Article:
Aspects relating to clouds in Chinese furniture are primarily carved decorative motifs and have nothing to do with this humpbacked stretcher form. I don't know where the term 'Cloud lift' originates, but someone misunderstood something.

    I've done the jog ups on the stretchers a little differently than they are usually seen, with the curves reversed, so it is a not to a common Chinese pattern on the one hand — main reason I employ it however is to create a visual sense of uplift in the middle of the stretcher run. I am doing in in a very minimized way.


  14. Jeremy – good to know your name and thanks for the comment.

    A hammerhead tenon is termed kama-hozo tsugi' in Japanese, however the breadboard joint I'm using here is my own invention, making use of kama hozo as the basis.


  15. hi chris,

    yes, that's me. i sent you an email a couple days ago about my “disappearance”… short story here, all my accounts had been hacked. check your mail and let me know if you received the email.

    yes, i do prefer the term “hunchback” to “cloud lift” in fact i had to search hard to find the english term for it, which is indeed rather silly. seems to me it got labeled as such sometime during the whole g&g thang. i could be wrong.

    i guess my opinion was that with all the overuse (and misuse) of that element, the table might benefit more from straight stretcher and maybe have a little beefier version of your ming table legs. just thought i'd stir up the pot a bit by throwing in my own thoughts. oh, not sure how to select a profile using the new mail address, it's not google and i don't belong to any social networks… so anonymous will have to do.

    i do look forward to seeing how the project progresses. always a pleasure.


  16. Hi Chris,

    Claro walnut I see here in CA is almost black. I wonder how the ebony adornments end up looking on walnut. Cloud lifts look pretty subtle to me as well. Will be interesting to watch how the design evolves and even more interesting to see the joinery. Hope it will be soon!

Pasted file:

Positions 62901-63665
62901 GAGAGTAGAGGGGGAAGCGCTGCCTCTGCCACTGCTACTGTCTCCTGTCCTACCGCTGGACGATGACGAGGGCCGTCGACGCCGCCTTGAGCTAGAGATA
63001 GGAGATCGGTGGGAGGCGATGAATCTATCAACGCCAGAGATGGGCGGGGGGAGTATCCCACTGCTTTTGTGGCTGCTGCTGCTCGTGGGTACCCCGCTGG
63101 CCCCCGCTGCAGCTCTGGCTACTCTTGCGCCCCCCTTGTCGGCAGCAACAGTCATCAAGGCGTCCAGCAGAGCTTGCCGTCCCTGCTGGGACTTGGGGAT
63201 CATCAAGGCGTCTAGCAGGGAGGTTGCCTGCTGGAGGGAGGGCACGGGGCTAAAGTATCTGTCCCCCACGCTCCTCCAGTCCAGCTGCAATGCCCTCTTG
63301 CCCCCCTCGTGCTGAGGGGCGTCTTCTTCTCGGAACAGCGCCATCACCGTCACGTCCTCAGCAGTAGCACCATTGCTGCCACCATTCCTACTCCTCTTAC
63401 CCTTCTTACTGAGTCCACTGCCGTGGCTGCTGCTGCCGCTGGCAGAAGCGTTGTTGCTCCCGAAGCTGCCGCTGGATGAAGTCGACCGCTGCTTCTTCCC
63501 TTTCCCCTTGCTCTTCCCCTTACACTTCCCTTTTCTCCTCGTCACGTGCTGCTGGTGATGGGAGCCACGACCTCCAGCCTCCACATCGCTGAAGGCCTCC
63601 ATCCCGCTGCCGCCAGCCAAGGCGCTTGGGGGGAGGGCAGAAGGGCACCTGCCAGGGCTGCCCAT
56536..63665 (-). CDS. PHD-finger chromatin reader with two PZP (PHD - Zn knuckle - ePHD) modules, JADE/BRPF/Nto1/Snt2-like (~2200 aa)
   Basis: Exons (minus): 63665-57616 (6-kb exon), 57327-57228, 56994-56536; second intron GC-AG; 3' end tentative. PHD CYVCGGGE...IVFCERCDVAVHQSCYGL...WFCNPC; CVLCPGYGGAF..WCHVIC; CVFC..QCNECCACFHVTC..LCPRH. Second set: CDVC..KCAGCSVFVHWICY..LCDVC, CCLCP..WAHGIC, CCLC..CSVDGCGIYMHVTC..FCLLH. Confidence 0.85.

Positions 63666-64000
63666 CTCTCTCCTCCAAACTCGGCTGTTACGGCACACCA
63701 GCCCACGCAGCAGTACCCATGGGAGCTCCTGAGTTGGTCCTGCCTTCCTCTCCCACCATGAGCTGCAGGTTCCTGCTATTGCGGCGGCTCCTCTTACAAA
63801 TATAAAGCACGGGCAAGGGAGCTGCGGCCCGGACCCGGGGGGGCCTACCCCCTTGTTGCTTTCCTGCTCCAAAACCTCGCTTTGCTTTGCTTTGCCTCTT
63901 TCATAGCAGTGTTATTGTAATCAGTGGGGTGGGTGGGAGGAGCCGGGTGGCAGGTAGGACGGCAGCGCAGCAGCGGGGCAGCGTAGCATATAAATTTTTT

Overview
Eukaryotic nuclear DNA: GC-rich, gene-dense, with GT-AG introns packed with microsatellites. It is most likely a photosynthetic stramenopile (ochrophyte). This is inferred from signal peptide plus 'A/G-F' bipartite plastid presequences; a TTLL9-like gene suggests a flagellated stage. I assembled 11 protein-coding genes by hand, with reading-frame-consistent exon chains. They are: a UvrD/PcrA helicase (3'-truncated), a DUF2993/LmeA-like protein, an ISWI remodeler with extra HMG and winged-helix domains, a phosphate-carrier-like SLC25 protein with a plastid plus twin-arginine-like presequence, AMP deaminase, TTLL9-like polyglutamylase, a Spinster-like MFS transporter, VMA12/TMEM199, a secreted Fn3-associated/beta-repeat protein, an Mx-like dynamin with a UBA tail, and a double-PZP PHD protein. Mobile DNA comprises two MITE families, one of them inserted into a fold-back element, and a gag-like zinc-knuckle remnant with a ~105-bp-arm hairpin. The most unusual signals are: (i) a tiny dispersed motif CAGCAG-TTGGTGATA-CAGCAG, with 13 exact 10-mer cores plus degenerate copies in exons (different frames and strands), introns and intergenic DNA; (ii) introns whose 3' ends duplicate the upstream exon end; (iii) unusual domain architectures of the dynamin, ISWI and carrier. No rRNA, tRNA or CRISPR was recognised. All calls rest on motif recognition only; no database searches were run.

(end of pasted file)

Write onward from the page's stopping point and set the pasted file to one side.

17. Mike,

    sorry, no, I didn't get an email – did you use the address in the 'contact me' portion of the page above and to the right?

    And sorry to hear about all your accounts being hacked – why on earth would anyone want to do that?

    Glad to hear you're alive and well – maybe we'll see you back at the CSG sometime?


  18. Praki,

    thanks for your comment. I'm not set on using ebony for the keys and pegs, in fact I might use lignum vitae or ipé. I've made some slight changes to the design and will share developments in upcoming posts -thanks for your interest!


  19. cool design Chris!
    I look forward to seeing the process unfold. I really like the 3 way miter offset. A very nice touch and detail. I really appreciate and respect these types of details in a design.
    I would stay away from any inlay motif. Figured claro walnut is so beautiful in itself why try to mess with that?
    I have 1 comment on the hammerhead joints on the sides of the top. For me as a woodworker I really like them and appreciate the cool joinery. From another perspective they kind of overpower other elements of the design in my opinion. I am 50/50 with it because it may be they will look a lot more subtle than they do in the sketchup drawing here. All in all though a really sweet joint and design. All the best

  20. Shawn,

    thanks for the feedback. Glad you agree on the inlay, for the same reasons as I put forth above.

    The hammerhead joints will likely look a bit more subtle in the piece as I only colored them black for expediency in this round of sketches, as I did for the pillow blocks under the top. If i had not colored them black but left them white, they would be hard to discern in the drawing.